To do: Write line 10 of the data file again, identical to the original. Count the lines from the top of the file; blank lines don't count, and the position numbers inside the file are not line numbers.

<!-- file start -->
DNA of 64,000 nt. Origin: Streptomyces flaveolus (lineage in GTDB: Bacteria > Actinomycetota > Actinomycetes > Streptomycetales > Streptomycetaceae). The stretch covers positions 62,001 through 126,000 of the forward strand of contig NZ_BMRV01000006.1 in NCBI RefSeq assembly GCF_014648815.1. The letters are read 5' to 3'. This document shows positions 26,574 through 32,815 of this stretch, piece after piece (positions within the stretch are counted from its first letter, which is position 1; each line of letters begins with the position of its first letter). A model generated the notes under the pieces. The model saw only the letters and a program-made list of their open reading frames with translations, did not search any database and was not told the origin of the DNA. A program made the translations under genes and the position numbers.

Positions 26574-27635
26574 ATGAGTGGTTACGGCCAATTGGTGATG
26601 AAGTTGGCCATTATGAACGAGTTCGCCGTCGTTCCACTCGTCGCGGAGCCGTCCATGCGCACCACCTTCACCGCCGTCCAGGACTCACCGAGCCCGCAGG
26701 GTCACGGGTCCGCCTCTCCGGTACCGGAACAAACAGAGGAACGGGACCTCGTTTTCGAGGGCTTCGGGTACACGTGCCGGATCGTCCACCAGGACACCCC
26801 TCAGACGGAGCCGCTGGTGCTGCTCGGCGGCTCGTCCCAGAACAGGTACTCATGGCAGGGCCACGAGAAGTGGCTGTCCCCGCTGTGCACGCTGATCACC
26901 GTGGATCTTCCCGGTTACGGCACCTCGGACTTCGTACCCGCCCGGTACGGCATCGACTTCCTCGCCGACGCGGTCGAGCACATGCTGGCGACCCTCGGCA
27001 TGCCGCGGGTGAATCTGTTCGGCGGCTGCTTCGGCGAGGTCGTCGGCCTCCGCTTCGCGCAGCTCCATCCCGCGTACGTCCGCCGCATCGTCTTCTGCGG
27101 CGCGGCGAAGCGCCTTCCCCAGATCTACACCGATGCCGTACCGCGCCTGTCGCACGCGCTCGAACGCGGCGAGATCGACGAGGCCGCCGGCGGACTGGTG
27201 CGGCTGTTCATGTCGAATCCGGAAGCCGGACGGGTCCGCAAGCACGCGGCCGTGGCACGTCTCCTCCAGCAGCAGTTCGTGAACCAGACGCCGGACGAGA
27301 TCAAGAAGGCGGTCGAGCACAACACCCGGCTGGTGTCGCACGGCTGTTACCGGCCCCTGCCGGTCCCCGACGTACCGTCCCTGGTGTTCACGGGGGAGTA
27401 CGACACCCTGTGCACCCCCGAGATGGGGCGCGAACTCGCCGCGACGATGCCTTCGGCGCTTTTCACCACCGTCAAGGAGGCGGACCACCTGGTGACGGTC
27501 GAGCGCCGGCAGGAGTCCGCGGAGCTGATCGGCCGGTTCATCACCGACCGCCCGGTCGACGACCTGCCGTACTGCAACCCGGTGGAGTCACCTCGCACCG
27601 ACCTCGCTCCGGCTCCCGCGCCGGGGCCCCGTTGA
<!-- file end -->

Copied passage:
27201 CGGCTGTTCATGTCGAATCCGGAAGCCGGACGGGTCCGCAAGCACGCGGCCGTGGCACGTCTCCTCCAGCAGCAGTTCGTGAACCAGACGCCGGACGAGA